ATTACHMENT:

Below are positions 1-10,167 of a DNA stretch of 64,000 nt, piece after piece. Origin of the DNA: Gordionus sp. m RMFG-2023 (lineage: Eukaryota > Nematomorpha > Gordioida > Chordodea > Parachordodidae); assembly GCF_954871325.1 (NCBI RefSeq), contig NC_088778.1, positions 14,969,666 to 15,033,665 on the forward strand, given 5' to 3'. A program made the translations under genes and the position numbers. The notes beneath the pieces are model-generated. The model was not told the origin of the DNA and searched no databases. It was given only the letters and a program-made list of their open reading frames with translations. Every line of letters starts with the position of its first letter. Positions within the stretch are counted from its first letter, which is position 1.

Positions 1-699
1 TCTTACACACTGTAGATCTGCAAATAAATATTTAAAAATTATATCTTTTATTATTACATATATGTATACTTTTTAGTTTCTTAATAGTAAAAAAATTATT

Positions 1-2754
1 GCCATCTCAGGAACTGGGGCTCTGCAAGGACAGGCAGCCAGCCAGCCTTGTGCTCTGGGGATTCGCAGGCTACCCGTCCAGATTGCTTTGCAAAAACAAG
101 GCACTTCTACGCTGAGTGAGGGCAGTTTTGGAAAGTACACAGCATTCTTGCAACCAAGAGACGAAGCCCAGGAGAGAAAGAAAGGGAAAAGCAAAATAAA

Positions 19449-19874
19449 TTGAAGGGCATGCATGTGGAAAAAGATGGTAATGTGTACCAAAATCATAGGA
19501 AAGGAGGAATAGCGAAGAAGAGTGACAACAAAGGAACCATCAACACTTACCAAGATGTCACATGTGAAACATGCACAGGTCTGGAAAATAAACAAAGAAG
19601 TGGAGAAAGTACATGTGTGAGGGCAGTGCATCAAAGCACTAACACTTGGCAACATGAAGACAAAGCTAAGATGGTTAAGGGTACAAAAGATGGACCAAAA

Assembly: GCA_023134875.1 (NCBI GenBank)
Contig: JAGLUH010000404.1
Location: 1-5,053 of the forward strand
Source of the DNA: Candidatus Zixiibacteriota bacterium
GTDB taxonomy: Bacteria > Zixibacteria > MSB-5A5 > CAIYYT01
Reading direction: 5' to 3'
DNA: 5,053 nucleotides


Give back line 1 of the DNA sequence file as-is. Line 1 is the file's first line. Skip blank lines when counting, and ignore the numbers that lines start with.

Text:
Below are positions 1-10,167 of a DNA stretch of 64,000 nt, piece after piece. Origin of the DNA: Gordionus sp. m RMFG-2023 (lineage: Eukaryota > Nematomorpha > Gordioida > Chordodea > Parachordodidae); assembly GCF_954871325.1 (NCBI RefSeq), contig NC_088778.1, positions 14,969,666 to 15,033,665 on the forward strand, given 5' to 3'. A program made the translations under genes and the position numbers. The notes beneath the pieces are model-generated. The model was not told the origin of the DNA and searched no databases. It was given only the letters and a program-made list of their open reading frames with translations. Every line of letters starts with the position of its first letter. Positions within the stretch are counted from its first letter, which is position 1.